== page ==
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The path between socioeconomic inequality and cognitive function: A mediation analysis based on the HAALSI cohort in rural South Africa
School of Public Health and Community Medicine, Institution of Medicine, Sahlgrenska Academy, University of Gothenburg, Gothenburg, Sweden.
MRC/Wits Rural Public Health and Health Transitions Research Unit (Agincourt), School of Public Health, Faculty of Health Sciences, University of the Witwatersrand, Johannesburg, South Africa.
Umeå University, Faculty of Medicine, Department of Epidemiology and Global Health. School of Public Health and Community Medicine, Institution of Medicine, Sahlgrenska Academy, University of Gothenburg, Gothenburg, Sweden.ORCID iD: 0000-0003-0556-1483
2023 (English)In: Frontiers In Public Health, ISSN 2296-2565, Vol. 11, article id 1011439Article in journal (Refereed) Published
Abstract [en]

Background: Socioeconomic position (SEP) strongly predicts late-life cognitive health, yet the pathways between SEP and cognitive function remain unclear. This study assessed whether and to what extent the association between SEP and cognitive function in the adult population in rural South Africa is mediated by some health conditions, behavioral factors, and social capital factors.

Methods: In this cross-sectional study, we used data from the 2014–15 “Health and Aging Africa: A Longitudinal Study of an INDEPTH Community in South Africa” (HAALSI) cohort, including 5,059 adults aged 40+ years from the Agincourt sub-district in Mpumalanga Province, South Africa. SEP, the independent variable, was measured based on ownership of household goods. Cognitive function, the dependent variable, was assessed using questions related to time orientation and immediate and delayed word recall. We used the multiple-mediation analysis on 4125 individuals with complete values on all variables to assess the mediating roles of health conditions (hypertension, diabetes, obesity, and disability), behavioral factors (leisure physical activity, alcohol consumption, and tobacco smoking), and social capital factors (community's willingness to help, trust, sense of safety, and social network contact) in the association between SEP and cognitive function.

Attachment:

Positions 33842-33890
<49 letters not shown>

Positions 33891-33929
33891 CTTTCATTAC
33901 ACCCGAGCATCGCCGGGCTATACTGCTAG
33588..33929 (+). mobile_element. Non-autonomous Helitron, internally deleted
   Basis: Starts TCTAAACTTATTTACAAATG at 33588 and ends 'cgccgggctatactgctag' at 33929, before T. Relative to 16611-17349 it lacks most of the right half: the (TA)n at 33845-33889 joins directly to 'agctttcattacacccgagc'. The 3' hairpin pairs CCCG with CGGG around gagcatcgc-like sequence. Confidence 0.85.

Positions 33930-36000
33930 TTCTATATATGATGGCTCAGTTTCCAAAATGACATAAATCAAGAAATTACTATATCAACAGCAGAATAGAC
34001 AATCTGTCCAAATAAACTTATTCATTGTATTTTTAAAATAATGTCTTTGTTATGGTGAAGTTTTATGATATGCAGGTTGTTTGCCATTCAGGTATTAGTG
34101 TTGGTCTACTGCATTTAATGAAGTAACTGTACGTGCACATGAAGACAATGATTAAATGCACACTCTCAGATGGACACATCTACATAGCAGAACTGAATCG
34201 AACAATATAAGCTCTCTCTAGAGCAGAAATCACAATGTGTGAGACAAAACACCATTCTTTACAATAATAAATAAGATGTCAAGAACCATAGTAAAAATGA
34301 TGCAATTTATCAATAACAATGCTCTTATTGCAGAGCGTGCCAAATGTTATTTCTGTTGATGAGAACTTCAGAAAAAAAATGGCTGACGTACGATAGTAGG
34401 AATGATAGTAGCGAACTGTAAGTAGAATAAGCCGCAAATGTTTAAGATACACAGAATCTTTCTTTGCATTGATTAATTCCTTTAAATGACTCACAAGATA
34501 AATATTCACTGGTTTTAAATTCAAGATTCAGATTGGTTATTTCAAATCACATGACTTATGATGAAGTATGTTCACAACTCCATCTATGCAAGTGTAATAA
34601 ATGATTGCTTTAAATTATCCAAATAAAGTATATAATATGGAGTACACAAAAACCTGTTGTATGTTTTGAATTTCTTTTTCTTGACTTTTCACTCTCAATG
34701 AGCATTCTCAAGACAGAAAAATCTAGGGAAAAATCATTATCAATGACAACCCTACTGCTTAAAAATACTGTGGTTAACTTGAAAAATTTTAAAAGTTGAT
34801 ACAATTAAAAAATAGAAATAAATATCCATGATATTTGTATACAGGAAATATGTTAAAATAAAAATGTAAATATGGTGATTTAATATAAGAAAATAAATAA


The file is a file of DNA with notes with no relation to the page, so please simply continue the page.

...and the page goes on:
Results: Compared to adults in the poorest wealth quintile, those in the richest wealth quintile had better cognition (β = 0.903, p < 0.001). The mediation analysis revealed that health conditions mediated 20.7% of the total effect of SEP on cognitive function. In comparison, 3.3% was mediated by behavioral factors and only 0.7% by social capital factors. In the multiple-mediator model, 17.9% of the effect of SEP on cognitive function was jointly mediated by health conditions, behavioral factors, and social capital factors.

Conclusion: Low socioeconomic position is a significant factor associated with poor cognitive function among adults aged 40 years and above in South Africa. Health conditions mainly mediate the effects between SEP and cognitive function. Therefore, actions to prevent and control chronic health conditions can serve as the entry point for intervention to prevent poor cognitive function among people with low socioeconomic status.

Place, publisher, year, edition, pages
Frontiers Media S.A., 2023. Vol. 11, article id 1011439
Keywords [en]
Agincourt HDSS, cognitive health, inequalities, mediation analysis, socioeconomic position (SEP)
National Category
Public Health, Global Health, Social Medicine and Epidemiology
Identifiers
URN: urn:nbn:se:umu:diva-206367DOI: 10.3389/fpubh.2023.1011439ISI: 000952241200001PubMedID: 36992876Scopus ID: 2-s2.0-85150905282OAI: oai:DiVA.org:umu-206367DiVA, id: diva2:1753170
Available from: 2023-04-26 Created: 2023-04-26 Last updated: 2023-04-26Bibliographically approved

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